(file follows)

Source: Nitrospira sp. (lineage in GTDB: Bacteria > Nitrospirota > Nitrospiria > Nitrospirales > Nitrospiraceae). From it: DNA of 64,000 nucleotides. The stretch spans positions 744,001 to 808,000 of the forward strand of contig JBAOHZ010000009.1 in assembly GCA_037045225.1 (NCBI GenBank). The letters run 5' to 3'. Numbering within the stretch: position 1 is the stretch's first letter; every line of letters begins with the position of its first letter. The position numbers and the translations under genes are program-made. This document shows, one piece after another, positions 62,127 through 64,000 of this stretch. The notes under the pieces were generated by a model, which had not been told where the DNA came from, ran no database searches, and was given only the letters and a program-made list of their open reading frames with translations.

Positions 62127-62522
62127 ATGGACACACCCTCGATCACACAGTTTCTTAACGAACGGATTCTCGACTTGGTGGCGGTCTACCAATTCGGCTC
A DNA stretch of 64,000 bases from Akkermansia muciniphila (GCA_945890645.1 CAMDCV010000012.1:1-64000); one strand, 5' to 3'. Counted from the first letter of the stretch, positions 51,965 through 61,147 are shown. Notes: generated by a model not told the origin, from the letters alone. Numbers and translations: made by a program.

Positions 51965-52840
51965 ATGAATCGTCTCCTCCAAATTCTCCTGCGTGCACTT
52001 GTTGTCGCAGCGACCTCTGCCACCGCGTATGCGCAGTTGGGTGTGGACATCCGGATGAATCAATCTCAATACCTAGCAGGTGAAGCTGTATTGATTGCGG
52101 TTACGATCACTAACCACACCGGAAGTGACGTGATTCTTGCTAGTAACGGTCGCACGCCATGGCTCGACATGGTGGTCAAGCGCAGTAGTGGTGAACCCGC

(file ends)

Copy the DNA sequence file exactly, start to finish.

Source: Nitrospira sp. (lineage in GTDB: Bacteria > Nitrospirota > Nitrospiria > Nitrospirales > Nitrospiraceae). From it: DNA of 64,000 nucleotides. The stretch spans positions 744,001 to 808,000 of the forward strand of contig JBAOHZ010000009.1 in assembly GCA_037045225.1 (NCBI GenBank). The letters run 5' to 3'. Numbering within the stretch: position 1 is the stretch's first letter; every line of letters begins with the position of its first letter. The position numbers and the translations under genes are program-made. This document shows, one piece after another, positions 62,127 through 64,000 of this stretch. The notes under the pieces were generated by a model, which had not been told where the DNA came from, ran no database searches, and was given only the letters and a program-made list of their open reading frames with translations.

Positions 62127-62522
62127 ATGGACACACCCTCGATCACACAGTTTCTTAACGAACGGATTCTCGACTTGGTGGCGGTCTACCAATTCGGCTC
A DNA stretch of 64,000 bases from Akkermansia muciniphila (GCA_945890645.1 CAMDCV010000012.1:1-64000); one strand, 5' to 3'. Counted from the first letter of the stretch, positions 51,965 through 61,147 are shown. Notes: generated by a model not told the origin, from the letters alone. Numbers and translations: made by a program.

Positions 51965-52840
51965 ATGAATCGTCTCCTCCAAATTCTCCTGCGTGCACTT
52001 GTTGTCGCAGCGACCTCTGCCACCGCGTATGCGCAGTTGGGTGTGGACATCCGGATGAATCAATCTCAATACCTAGCAGGTGAAGCTGTATTGATTGCGG
52101 TTACGATCACTAACCACACCGGAAGTGACGTGATTCTTGCTAGTAACGGTCGCACGCCATGGCTCGACATGGTGGTCAAGCGCAGTAGTGGTGAACCCGC